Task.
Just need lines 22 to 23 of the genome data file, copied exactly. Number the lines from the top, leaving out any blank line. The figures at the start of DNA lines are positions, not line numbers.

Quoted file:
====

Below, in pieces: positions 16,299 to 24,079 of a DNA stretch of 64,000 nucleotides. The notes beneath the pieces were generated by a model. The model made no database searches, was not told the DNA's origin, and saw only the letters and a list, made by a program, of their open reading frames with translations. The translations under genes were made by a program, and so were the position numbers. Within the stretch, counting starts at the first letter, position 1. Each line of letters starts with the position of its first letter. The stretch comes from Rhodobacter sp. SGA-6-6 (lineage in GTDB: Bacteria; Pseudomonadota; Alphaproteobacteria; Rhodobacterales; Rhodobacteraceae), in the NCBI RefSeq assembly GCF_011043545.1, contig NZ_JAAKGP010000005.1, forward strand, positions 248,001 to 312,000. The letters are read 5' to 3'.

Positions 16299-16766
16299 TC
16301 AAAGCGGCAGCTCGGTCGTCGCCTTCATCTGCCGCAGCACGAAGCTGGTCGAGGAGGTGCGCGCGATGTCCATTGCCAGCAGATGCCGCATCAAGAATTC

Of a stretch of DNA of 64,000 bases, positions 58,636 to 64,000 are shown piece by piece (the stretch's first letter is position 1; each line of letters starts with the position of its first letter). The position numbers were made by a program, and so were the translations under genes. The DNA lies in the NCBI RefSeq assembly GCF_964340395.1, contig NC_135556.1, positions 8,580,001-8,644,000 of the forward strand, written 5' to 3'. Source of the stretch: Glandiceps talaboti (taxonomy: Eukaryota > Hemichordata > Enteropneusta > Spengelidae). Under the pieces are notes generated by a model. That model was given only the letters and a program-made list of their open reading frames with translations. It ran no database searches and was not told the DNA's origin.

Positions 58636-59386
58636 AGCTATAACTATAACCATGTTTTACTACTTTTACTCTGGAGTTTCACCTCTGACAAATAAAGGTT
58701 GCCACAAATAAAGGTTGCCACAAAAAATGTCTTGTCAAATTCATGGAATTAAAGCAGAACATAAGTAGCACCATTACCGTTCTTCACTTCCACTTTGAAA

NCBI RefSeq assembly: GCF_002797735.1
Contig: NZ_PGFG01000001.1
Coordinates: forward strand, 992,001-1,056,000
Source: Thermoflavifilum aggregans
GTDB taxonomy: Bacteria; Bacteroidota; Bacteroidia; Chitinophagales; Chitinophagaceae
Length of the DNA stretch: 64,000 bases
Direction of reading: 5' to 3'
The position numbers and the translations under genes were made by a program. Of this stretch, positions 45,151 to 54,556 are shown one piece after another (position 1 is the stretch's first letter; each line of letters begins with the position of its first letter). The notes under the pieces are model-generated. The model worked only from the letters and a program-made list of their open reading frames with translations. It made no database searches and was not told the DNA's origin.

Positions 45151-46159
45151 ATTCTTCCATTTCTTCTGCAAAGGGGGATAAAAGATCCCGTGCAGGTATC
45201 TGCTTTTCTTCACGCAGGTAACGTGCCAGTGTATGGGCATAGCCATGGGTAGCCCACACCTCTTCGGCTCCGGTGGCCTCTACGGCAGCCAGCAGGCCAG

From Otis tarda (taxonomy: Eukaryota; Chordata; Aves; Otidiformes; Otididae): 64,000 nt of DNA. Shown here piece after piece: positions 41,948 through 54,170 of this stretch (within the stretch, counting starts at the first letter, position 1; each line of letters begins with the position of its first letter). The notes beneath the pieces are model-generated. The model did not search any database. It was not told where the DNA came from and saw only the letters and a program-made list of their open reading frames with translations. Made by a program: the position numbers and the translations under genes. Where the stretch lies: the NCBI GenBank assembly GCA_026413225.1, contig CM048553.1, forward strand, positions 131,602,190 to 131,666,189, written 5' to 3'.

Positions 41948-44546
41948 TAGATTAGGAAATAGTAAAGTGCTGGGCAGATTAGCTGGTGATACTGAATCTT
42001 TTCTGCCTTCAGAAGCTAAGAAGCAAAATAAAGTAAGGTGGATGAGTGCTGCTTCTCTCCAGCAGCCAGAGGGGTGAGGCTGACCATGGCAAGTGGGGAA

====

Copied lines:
41948 TAGATTAGGAAATAGTAAAGTGCTGGGCAGATTAGCTGGTGATACTGAATCTT
42001 TTCTGCCTTCAGAAGCTAAGAAGCAAAATAAAGTAAGGTGGATGAGTGCTGCTTCTCTCCAGCAGCCAGAGGGGTGAGGCTGACCATGGCAAGTGGGGAA